Sunday, June 22, 2008

Trans-Pennine ramble

When I lived in Huddersfield, I occasionally used to visit Manchester, which entailed catching a First Trans-Pennine Express train. There's a clue in the name there, but I never spotted it until my last (possibly last ever) visit to Huddersfield, when I actually travelled up via Manchester (instead of the more usual Wakefield or Leeds). I didn't consciously choose to, it's just the way the tickets came.

Now, I did remember that there's a long tunnel on this route, just outside Huddersfield. I remember in particular because one time the lights failed and we traversed the whole thing in pitch darkness. But last time, I happened to be looking out of the window as we approached, and saw a strangely familiar sight: a BW sign saying 'Standedge Tunnel: Diggle Portal' (no Andrew, it didn't have a colon in it; that's just a device for showing it was on a different line). And a canal, of course. Well, what my fellow passengers thought of me loudly going 'D'oh' and slapping my forehead, I can't say... but of course we were in the railway tunnel which runs parallell to, and is at various points linked with, the canal tunnel.

All my previous train crossings, of course, had been before we made the trip by boat, which might account for my never having made the connection. Even by train, it seemed a long way. I looked out to see if I could see anything, but the train was too well lit inside (this time) and moving too fast. We emerged at Marsden, and there were the tugs and the visitor centre (with a rather ominous 'To Let' sign on it).

I believe that one of the reasons that you're still not allowed to take your own boat through Standedge is that Railtrack object, on the grounds that you could hop off half way through and nip through one of the adits for a little light sabotage. That would seem to me to be an awfully roundabout way of going about things, not to mention slow on the getaway front, but who am I to argue with the counter-terrorism expertise of Railtrack.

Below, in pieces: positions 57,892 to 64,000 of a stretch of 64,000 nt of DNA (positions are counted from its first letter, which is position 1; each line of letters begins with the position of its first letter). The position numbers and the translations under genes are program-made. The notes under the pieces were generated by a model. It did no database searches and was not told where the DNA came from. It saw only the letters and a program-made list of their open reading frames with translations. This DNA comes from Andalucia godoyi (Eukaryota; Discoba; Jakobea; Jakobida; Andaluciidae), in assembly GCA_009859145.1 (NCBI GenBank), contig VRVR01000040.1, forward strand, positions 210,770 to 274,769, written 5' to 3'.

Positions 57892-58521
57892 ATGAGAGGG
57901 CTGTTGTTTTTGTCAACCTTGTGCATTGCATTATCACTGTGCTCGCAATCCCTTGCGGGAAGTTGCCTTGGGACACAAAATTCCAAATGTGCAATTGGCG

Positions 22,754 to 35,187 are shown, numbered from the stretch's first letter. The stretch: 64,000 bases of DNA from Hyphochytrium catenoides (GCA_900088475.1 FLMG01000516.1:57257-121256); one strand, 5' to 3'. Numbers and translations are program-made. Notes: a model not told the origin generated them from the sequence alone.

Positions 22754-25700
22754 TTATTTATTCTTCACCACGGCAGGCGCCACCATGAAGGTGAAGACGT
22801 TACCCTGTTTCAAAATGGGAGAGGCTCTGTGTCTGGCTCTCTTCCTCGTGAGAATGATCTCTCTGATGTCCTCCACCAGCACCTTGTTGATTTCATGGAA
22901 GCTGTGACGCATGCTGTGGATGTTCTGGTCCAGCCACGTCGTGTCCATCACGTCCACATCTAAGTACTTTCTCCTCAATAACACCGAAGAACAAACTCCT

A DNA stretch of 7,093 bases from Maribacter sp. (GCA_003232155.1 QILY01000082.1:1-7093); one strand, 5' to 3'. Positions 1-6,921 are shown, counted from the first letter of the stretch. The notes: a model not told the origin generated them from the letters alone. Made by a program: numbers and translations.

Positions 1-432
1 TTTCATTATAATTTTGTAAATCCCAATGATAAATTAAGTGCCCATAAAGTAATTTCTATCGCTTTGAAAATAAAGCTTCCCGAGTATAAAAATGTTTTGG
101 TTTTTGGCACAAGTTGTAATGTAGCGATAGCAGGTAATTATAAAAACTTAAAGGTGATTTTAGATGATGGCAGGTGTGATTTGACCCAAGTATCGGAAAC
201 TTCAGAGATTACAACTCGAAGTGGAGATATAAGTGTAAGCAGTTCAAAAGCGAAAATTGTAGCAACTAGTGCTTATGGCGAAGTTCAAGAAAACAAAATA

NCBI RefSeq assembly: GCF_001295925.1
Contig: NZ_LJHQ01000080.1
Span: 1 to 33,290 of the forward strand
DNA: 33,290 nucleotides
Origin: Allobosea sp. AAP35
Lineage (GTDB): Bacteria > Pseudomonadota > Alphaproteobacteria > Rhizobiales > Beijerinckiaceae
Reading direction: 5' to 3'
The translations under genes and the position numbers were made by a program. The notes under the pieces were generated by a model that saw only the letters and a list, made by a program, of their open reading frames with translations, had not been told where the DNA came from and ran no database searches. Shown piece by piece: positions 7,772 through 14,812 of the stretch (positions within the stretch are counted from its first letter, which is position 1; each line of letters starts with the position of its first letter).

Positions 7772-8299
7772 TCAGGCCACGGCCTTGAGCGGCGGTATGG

Shall I digress? These days, it's suicide bombers we're meant to be trashed about, no? (as J.G. Ballard says in one of his dystopian epics (I don't think I shall be reading the others), people are at their most dangerous when they have nothing left to believe in except god). So why are we still getting our knickers in a twist about unattended luggage? The whole point of being a suicide bomber is that you don't need to leave your bomb unattended. In fact it would defeat the object rather if you did. By the same token, there is no justification for getting rid of litter bins. People just leave their litter neatly stacked somewhere, we're used to seeing that, so that's where you could leave your bomb, if it was of the unattended type. The fact that we now have nowhere proper to put our litter, meaning that a whole generation of children has missed out on the Keep Britain Tidy message that made such an impression on me in the 1970s and now think it's OK to drop stuff where they stand, is the terrorists' first and greatest victory.

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